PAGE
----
“When I speak of poetry I am not thinking of it as a genre. Poetry is an awareness of the world, a particular way of relating to reality. So poetry becomes a philosophy to guide a man throughout his life…. [With poetry, one] is capable of going beyond the limitations of coherent logic, and conveying the deep complexity and truth of the impalpable connections and hidden phenomena of life.”
– Andrei Tarkovsky, Sculpting in Time, translated by Kitty Hunter-Blair (1987)
Hello. I’m Jacob Sam-La Rose. I’m the author of Breaking Silence and Communion. My working hours are distributed between poetry, literature in education, experiments with creative technology and community architecture. I exist in a number of different places online— this site serves as an aggregator, an overview of the various different strands of my web-based activity. Get in touch if you’d like to know more about any of my work.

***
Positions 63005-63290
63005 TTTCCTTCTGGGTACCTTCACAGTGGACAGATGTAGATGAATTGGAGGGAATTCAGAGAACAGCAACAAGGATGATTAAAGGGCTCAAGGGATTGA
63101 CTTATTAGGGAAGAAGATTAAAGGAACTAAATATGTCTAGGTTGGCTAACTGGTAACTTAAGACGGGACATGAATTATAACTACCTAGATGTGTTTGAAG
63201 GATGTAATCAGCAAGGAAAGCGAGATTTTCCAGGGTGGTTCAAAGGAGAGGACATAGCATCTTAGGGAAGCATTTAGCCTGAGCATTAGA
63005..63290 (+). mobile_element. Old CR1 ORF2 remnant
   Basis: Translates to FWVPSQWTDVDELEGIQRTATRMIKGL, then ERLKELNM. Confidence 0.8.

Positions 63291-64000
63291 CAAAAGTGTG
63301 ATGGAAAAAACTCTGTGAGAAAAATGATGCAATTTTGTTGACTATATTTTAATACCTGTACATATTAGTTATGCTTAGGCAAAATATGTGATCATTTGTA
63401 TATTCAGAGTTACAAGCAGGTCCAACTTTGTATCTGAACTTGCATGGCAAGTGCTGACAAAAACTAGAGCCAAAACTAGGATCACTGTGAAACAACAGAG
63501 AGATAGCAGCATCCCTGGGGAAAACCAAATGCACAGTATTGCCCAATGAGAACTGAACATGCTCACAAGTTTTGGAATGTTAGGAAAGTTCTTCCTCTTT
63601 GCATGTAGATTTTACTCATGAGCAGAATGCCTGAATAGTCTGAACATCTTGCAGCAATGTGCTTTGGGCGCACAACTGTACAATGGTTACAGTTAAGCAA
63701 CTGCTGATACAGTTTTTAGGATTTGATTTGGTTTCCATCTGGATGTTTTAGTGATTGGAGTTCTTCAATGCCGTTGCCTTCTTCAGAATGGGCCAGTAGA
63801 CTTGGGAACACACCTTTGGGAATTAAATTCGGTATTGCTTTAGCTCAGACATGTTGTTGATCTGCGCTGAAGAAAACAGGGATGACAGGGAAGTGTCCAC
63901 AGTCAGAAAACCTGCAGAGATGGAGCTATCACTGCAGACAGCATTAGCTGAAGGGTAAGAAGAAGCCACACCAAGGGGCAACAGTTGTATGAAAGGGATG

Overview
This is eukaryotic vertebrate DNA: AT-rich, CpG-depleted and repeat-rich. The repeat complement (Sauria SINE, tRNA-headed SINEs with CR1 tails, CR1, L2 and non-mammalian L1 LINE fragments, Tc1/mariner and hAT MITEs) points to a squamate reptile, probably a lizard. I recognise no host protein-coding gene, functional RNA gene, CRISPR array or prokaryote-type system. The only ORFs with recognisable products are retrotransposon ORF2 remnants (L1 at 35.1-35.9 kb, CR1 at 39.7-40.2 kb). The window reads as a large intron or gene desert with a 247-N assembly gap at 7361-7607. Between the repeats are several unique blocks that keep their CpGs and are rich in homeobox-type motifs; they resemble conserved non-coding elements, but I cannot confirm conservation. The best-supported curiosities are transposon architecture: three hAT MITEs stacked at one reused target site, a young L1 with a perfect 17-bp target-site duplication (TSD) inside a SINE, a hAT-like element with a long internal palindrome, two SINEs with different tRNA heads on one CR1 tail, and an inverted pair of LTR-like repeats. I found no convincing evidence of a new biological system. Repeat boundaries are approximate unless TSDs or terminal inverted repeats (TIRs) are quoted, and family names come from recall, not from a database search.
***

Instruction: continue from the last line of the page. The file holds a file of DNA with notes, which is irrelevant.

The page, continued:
“In my mind the text is the greatest teacher. That’s how I teach classes. Good poetry is the greatest revelation. I guess what you can teach largely is a love of poetry, not only a love of poetry but a trust of poetry. One thing that keeps people from writing well or that closes people down is actually a fear of poetry, a fear of the freedom it constitutes. We all have internal censors so one thing a teacher can do is try to help a student contend with internal censors. Aside from teaching the craft which I believe in entirely you have to go easy in teaching, you have to judge how much a person is ready for and that calls for constant ability to read people that no one has all the time.”
– William Olsen, from Poets on Pedagogy